Defendants' Improper Jury Arguments and Discovery Misconduct Justify Award of Attorney Fees

Following a jury verdict of $21 million, the court granted plaintiffs' motion for attorney fees under 35 U.S.C. § 285 because defendant's litigation conduct was exceptional. "⁠[T]here cannot be serious doubt that [defendant's] litigation strategies unnecessarily complicated the proceedings and needlessly increased costs. . . . At trial, [defendant] repeatedly argued claim construction positions — that the Court had rejected — to the jury, despite the Court’s admonitions not to do so. . . . [Defendant's] conduct was so egregious that the Court gave the jury a limiting instruction. . . . [Defendant] also seemed to purposefully ignore the Court’s orders in discovery. . . . Disclosing a completely unreasonable number of obviousness combinations in your contentions, waiting until opposing counsel objects, then supplementing them three weeks after the deadline with a reservation that you may still rely on the originally disclosed…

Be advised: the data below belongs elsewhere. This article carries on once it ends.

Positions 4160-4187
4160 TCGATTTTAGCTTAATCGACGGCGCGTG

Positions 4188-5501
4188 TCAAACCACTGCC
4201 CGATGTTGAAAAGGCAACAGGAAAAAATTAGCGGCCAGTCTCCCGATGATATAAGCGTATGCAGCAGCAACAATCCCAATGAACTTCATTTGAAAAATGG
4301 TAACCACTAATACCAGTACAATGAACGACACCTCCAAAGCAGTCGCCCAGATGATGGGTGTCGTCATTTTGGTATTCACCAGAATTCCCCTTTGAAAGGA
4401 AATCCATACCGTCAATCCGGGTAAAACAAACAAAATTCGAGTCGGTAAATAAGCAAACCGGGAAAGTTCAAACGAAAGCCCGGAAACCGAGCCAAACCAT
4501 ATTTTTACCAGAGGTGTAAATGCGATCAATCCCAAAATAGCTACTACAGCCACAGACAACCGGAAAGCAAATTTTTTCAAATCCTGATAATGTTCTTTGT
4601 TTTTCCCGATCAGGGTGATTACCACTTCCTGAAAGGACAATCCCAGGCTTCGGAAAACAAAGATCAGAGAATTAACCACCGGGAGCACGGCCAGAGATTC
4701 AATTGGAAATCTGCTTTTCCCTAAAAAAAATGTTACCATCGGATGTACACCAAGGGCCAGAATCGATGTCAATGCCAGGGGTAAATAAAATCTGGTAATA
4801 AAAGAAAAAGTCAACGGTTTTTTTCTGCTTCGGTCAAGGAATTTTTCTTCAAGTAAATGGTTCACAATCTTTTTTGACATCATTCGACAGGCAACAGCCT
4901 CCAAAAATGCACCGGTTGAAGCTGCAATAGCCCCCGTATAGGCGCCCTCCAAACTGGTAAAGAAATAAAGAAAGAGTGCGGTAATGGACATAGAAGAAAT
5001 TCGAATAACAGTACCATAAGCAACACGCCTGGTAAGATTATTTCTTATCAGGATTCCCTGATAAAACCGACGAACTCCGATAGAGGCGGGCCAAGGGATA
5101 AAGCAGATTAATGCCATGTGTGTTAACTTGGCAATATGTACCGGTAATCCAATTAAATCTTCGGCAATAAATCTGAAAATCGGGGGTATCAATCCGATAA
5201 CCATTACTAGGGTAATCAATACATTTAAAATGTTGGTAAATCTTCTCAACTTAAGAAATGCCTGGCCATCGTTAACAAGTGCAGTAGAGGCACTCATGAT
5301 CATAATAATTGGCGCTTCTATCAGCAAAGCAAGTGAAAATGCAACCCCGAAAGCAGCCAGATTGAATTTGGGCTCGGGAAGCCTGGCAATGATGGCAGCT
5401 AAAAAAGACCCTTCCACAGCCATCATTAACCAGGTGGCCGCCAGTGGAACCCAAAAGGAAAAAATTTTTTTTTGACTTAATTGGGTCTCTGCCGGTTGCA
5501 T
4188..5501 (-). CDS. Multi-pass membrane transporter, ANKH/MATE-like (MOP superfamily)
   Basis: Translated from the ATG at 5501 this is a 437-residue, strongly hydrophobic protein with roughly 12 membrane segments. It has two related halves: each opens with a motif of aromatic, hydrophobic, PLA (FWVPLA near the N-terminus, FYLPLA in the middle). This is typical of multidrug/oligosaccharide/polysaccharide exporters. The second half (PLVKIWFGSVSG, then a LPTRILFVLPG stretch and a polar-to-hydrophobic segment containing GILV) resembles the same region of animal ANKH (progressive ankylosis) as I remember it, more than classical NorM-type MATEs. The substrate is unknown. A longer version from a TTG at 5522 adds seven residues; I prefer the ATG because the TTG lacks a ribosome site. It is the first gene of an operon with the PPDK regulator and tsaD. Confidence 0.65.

Read more detail on Recent Intellectual Property Law posts –

This entry was posted in Intellectual Property and tagged , , , , , , , , , . Bookmark the permalink.

Leave a Reply